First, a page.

Do you even know the difference? Three experts weigh in on these two very important aspects of your health and fitness.
Photo: Jacob Lund / Shutterstock
Mobility isn't exactly new, but it's finally getting the attention it deserves, thanks to online mobility programs (such as RomWod, Movement Vault, and MobilityWOD) and mobility classes at fitness boutiques like S10 in New York City. But what does mobility ~really~ mean, and is it the same thing as flexibility?
What's the difference between flexibility and mobility?
First things first: Mobility is not synonymous with flexibility. "People have been using flexibility and mobility interchangeably forever, but recently there's been a push to separate the two concepts," says physical therapist Grayson Wickham, C.S.C.S., founder of Movement Vault, a mobility and movement company. That's because while colloquially "mobility" and "flexibility" may conjure up the same idea, they are different (though connected) concepts that have different implications for your fitness, he says.
Flexibility refers to your connective tissues' ability to temporarily elongate, says Wickham. For example, if your connective tissues are like a Chinese finger trap, the amount of material doesn't actually change, you can't make it grow, but you can contract it, says mobility instructor Gabrielle Morbitzer. In fact, it's physically impossible to lengthen a muscle, because the ends are attached to the bones at a joint, says Wickham. (Learn more about the mysterious concept of sculpting long, lean muscles.)
Then what's mobility, exactly? Mobility is your ability to move a muscle or muscle group through a range of motion in the joint socket with control, says Wickham. And in order to move a muscle with control, you need strength. "Mobility is an indication of how well and efficiently we move," says Morbitzer. "Flexibility is one part of mobility, but strength, coordination, and body awareness are also elements of mobility."
The easiest way to understand the difference is to think of flexibility as passive and mobility as active. A passive hip flexor stretch, for example, may help increase flexibility. Butt kicks or high knees will increase the mobility in those muscles and joints. (P.S. Here's what to do when your hip flexors are sore AF.)
Is flexibility or mobility more important?
Flexibility can help with mobility, but extreme flexibility isn't going to boost your performance outright, says Morbitzer. Amy Opielowski, master trainer at CorePower Yoga, says that it's this connection between the two, plus the fact that mobility is important for injury prevention and workout performance, that makes it best to focus on overall mobility as opposed to just flexibility. And yes, that even goes for yogis who want to be able to bend into pretzels, she adds.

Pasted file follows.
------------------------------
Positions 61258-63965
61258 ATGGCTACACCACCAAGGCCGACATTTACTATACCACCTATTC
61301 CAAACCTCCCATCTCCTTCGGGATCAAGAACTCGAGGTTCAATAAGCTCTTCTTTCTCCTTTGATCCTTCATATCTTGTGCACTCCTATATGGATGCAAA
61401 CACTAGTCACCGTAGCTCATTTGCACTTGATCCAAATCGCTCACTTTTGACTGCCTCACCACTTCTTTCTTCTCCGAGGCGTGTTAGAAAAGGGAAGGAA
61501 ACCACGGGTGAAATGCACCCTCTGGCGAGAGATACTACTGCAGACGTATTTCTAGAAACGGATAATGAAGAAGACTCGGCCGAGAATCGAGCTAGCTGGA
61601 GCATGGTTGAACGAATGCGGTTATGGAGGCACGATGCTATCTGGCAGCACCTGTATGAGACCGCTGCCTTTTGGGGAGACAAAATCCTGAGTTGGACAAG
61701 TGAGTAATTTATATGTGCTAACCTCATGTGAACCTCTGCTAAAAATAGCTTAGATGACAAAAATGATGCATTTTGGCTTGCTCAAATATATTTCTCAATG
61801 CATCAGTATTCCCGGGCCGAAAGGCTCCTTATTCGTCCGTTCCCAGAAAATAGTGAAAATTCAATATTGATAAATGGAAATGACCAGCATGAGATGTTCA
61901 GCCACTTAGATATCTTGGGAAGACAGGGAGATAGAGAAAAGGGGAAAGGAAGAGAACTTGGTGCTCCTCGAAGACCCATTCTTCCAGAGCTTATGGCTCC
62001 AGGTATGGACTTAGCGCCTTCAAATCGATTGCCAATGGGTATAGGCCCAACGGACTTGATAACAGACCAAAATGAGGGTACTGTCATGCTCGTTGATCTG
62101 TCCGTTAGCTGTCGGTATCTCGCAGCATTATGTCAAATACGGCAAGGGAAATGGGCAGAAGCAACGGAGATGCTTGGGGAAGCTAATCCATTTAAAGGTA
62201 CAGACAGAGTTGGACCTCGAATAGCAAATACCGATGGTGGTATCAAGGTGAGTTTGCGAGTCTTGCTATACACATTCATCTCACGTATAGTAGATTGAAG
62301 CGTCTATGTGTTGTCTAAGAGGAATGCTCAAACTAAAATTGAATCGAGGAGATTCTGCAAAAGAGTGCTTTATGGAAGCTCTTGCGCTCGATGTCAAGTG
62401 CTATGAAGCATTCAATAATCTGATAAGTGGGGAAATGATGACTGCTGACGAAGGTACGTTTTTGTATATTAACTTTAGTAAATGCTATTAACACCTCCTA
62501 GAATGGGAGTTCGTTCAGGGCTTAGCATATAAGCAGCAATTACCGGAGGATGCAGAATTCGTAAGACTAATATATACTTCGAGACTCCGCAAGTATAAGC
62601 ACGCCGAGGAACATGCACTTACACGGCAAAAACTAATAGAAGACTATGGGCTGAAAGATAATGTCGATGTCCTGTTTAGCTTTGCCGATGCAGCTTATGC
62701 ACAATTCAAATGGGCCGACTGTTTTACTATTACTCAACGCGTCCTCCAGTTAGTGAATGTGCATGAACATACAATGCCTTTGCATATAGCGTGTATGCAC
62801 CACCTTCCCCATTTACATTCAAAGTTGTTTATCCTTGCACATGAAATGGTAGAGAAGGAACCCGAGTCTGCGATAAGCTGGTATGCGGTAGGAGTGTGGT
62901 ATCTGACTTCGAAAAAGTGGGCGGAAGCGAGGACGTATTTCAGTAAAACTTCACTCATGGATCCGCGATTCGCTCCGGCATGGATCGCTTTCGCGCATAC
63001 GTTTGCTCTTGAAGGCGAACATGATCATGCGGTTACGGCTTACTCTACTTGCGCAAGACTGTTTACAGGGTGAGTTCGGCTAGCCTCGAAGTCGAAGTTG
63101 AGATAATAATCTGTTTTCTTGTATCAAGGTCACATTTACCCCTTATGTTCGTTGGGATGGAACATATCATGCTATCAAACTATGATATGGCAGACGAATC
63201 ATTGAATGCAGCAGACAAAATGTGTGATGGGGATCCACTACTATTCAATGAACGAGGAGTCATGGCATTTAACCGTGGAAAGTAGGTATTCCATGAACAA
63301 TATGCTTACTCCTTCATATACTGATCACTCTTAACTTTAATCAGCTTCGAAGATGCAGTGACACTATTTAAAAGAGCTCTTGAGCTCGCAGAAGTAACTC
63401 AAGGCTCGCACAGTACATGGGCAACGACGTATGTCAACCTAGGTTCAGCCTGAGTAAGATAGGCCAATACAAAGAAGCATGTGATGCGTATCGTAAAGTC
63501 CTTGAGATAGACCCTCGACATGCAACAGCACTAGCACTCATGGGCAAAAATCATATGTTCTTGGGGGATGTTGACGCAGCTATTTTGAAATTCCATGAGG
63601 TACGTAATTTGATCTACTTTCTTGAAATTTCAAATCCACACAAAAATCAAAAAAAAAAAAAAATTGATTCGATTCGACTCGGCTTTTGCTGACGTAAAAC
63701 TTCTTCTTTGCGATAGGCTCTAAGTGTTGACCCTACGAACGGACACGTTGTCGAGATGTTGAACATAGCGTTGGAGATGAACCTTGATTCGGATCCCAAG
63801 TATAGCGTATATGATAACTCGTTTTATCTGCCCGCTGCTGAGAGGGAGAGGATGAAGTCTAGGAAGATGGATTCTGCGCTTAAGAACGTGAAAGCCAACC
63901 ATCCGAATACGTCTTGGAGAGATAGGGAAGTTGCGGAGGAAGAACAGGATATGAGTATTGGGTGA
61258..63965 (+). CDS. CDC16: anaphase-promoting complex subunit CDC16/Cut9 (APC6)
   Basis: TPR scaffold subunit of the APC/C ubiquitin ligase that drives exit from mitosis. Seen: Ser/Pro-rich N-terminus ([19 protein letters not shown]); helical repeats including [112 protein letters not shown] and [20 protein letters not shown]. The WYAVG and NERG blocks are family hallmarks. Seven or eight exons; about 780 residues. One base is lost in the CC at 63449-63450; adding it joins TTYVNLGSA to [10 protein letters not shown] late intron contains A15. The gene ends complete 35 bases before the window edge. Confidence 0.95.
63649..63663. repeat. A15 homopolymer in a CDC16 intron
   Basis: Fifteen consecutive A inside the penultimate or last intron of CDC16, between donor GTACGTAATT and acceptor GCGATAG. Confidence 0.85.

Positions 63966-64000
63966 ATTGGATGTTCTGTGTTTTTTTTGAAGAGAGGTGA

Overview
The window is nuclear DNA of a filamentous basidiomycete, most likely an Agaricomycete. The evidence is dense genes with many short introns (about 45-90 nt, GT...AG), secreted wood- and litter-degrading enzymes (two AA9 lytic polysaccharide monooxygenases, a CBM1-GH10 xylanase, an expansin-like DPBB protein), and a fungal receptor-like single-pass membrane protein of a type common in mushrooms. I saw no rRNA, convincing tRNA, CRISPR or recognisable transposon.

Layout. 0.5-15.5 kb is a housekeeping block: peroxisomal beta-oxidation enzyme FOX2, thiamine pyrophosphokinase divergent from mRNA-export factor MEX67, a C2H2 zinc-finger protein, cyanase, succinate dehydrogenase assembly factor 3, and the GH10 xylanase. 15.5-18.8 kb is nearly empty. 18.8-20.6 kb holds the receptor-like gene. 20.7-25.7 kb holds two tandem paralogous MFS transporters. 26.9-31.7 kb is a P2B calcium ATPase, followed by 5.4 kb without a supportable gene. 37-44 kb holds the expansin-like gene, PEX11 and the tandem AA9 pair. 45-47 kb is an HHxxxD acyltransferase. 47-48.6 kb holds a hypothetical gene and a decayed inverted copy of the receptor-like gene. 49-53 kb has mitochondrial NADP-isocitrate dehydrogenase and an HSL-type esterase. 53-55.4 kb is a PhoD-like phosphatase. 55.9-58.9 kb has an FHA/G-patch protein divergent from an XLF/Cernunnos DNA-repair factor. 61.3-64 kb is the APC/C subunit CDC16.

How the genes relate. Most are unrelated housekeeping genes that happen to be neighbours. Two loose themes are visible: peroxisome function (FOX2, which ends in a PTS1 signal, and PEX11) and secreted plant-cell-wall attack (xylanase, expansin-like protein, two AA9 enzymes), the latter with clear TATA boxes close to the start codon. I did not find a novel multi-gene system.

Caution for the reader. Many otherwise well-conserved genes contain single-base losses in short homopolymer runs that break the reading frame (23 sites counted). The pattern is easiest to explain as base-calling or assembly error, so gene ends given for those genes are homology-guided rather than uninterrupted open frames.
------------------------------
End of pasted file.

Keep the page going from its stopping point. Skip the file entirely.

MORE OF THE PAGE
Plus, there is a lack of scientific research to support the notion that simple flexibility decreases your risk of injury, says Wickham. A review of five studies published in the Clinical Journal of Sports Medicine found that static stretching in that way had no correlation to injury reduction. A second review published in The British Medical Journal found that stretching also doesn't reduce muscle soreness in the days following exercise.
Experts are starting to realize that it is actually mobility, not flexibility, that decreases injury, increases joint health, and reduces joint pain, says Wickham. That's because mobility addresses all the elements that limit movement and performance. "Whether you're getting into downward dog or doing an overhead squat, you need to be able to control your joints and range of motion to carry out a movement—that's mobility," he says.
Your body will naturally compensate for poor mobility, which typically manifests as bad form that will not just limit performance but could lead to injury, says Morbitzer. "As an instructor, a common goal I hear from athletes who feel limited by their movement is that they want to get more flexible, but 98 percent of the time, what they really mean is that they want to improve their mobility." For example, if you can't touch your toes, you'd probably assume tight hamstrings are to blame, but it's just as likely that you're lacking hip mobility.
Here's how you can improve your mobility.
Good news: You're probably already using some great mobility tools to recover from tough workouts. Things like foam rollers or lacrosse balls are both great self-myofascial release to add to your mobility toolbox. (Never used a foam roller before? Here's how to foam roll.) Admittedly, it can be a bit torturous at first, but research published in the Journal of Strength and Conditioning Research found that rolling out the lactic acid can do wonders for tight muscles by breaking up scar tissue and improving circulation. (Did you know foam rolling regularly can also improve your hamstring flexibility and balance, decrease exercise fatigue, and reduce your likelihood of being sore in the first place? More here: Should You Foam Roll When You're Sore?)
Connecting your breath with your movement is also thought to have a huge effect on how efficiently you move. Practice by opting for yoga flows that incorporate breath work, says Opielowski. Slow, controlled breathing can increase the parasympathetic response, helping to relax your body and reduce overall tension, she says. (If you don't have time for a yoga class, try these breathing exercises instead.)
You can also try mobility-specific classes, such as those offered through Wickham's Movement Vault, which are cropping up across the country, as well as streaming online. Whether it's through dynamic stretching, warm-ups, or cool-downs, what's most important for improving mobility is doing a little bit every day, says Wickham.